The decisions of the General Conference shall be valid and obligatory for the Party and may only be revoked or altered by the General Conference.

The Central Committee shall have the following powers and functions:
(a) Supervising the implementation of the Party policies and programmes;
(b) Programming Party policies as formulated by the General Conference or the National Council;
(c) Enforcing discipline among members and officials of the Party;
(d) Regulating and controlling activities of all organs of the Party;
(e) Ensuring that records of all Party activities are kept and supervising proper maintenance of records and books of accounts at all levels of the Party organization;
(f) Exercising the function of orientation and leadership of the Party;
(g) Initiating, whenever possible, Party policies for consideration by the National Councilor the General Conference;
(h) Orientating and controlling activities of the central organs of the State and other public institutions in the country;
(i) Guiding and giving correct orientation to popular mass organizations;
(j) Hearing appeals from appropriate disciplinary bodies;
(k) Summoning regular or extraordinary meetings of the National Councilor the General Conference;
(I) initiating and approving changes in the Regulations and Rules of the Party;
(m) Taking action which in the opinion of the Centra l Committee is in the best interest, security and development of the Party and the State;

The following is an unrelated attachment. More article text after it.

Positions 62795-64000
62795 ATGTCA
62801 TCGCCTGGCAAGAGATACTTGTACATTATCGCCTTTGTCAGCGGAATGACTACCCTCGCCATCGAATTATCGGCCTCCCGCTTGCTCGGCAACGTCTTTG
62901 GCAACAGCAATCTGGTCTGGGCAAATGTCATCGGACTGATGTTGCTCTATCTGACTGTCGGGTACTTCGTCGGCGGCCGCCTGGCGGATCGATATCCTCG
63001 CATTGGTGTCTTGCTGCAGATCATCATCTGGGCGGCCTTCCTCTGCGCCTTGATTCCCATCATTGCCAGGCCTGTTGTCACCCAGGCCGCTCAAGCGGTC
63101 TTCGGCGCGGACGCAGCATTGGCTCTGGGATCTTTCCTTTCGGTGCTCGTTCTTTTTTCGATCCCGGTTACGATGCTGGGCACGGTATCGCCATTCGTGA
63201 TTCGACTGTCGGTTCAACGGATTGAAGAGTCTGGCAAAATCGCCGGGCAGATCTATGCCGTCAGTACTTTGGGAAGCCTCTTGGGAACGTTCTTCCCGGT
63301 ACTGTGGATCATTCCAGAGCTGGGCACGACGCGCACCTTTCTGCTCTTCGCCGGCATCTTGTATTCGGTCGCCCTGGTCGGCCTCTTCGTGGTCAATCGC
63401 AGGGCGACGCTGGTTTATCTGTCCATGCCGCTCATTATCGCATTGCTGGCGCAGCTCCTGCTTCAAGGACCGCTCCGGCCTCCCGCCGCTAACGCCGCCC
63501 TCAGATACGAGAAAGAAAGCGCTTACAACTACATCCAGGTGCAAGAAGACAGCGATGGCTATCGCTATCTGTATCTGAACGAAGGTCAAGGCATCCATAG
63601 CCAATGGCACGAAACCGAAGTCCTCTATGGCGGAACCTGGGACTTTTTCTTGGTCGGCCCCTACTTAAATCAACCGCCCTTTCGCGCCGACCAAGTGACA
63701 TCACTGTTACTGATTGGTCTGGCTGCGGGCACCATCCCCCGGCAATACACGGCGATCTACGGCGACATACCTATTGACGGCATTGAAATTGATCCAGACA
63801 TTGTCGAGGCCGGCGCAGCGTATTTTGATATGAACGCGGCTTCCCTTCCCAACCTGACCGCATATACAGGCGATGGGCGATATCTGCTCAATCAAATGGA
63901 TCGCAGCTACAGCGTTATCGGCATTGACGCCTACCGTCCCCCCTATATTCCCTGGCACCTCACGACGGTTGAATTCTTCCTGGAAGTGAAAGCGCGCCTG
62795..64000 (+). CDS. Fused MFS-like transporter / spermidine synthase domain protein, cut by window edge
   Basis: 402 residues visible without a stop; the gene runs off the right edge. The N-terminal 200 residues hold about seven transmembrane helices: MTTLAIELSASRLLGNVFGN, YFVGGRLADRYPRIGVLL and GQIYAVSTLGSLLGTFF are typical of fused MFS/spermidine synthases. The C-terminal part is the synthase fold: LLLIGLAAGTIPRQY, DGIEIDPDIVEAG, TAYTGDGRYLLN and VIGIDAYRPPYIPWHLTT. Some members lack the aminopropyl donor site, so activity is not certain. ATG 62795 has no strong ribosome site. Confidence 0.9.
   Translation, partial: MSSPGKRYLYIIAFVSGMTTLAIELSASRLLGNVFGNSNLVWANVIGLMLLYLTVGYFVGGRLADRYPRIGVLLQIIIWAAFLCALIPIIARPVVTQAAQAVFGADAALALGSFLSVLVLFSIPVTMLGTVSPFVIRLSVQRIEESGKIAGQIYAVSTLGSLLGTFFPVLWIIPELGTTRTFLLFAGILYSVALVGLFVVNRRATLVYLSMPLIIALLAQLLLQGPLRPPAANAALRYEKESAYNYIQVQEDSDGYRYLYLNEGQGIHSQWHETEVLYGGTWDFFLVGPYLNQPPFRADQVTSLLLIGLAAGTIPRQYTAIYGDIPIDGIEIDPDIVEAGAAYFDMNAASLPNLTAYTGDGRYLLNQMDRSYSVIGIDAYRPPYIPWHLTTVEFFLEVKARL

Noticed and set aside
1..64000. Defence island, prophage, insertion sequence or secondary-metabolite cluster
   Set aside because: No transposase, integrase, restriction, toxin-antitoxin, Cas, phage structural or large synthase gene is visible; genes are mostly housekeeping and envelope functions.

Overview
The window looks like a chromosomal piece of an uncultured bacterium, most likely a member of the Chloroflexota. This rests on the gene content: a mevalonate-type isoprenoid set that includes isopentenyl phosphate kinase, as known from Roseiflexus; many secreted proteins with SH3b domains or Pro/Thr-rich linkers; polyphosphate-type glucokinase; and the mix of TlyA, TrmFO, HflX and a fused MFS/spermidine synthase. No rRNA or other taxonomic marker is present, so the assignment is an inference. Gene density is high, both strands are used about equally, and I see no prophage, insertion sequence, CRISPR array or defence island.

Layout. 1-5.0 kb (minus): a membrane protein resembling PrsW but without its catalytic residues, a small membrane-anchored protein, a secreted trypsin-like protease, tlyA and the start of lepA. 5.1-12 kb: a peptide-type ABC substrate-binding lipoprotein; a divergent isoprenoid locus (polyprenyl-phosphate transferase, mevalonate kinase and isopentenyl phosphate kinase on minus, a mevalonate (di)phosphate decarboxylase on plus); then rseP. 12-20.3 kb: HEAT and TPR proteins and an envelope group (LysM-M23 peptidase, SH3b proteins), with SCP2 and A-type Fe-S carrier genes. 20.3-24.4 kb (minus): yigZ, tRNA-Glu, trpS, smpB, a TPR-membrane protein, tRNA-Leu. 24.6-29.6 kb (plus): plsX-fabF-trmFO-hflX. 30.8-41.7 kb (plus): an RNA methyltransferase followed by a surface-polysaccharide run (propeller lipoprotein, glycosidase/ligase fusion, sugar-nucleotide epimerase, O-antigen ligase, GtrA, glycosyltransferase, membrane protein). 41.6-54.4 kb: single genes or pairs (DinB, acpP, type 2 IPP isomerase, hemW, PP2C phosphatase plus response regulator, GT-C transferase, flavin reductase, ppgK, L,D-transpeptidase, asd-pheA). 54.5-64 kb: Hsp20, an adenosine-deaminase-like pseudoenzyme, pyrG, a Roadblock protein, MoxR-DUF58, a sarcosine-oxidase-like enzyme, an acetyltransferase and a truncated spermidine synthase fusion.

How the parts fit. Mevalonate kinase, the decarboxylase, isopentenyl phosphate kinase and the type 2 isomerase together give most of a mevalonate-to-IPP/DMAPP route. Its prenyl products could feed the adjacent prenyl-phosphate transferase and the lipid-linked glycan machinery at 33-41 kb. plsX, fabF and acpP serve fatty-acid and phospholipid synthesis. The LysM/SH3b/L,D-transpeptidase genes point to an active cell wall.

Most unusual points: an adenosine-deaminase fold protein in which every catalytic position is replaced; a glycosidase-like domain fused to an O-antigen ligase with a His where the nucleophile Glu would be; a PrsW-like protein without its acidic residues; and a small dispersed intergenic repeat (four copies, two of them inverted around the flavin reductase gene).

(n) Constituting such administrative structures at the Party National Headquarters as may facilitate smooth and efficient functioning of the Party.
It is blatantly clear from the foregoing, that the PF constitution vests supreme powers in the General Conference and not the Central Commitee of the party.  What is also very clear is that the Central Committee is answerable to the General Conference of the party.  As seen above, the constitution provides for an extraordinary General Conference, where need arises and which need now has arisen.  There is no provision in the document whatsoever for acts of political expediency that Mr. Lungu’s supporters have argued save for holding of an extra-ordinary General Conference.  Obiviously, when the party was formulating its constitution (with the terminology borrowed from the UNIP Constitution) it was general knowledge that following the death of a Republican President elections have to be held within 90 days.  At this juncture, one would therefore, argue that Dr. Guy Scott is clearly on firm ground in insisting that the only provision for election of a party president is the General Conference.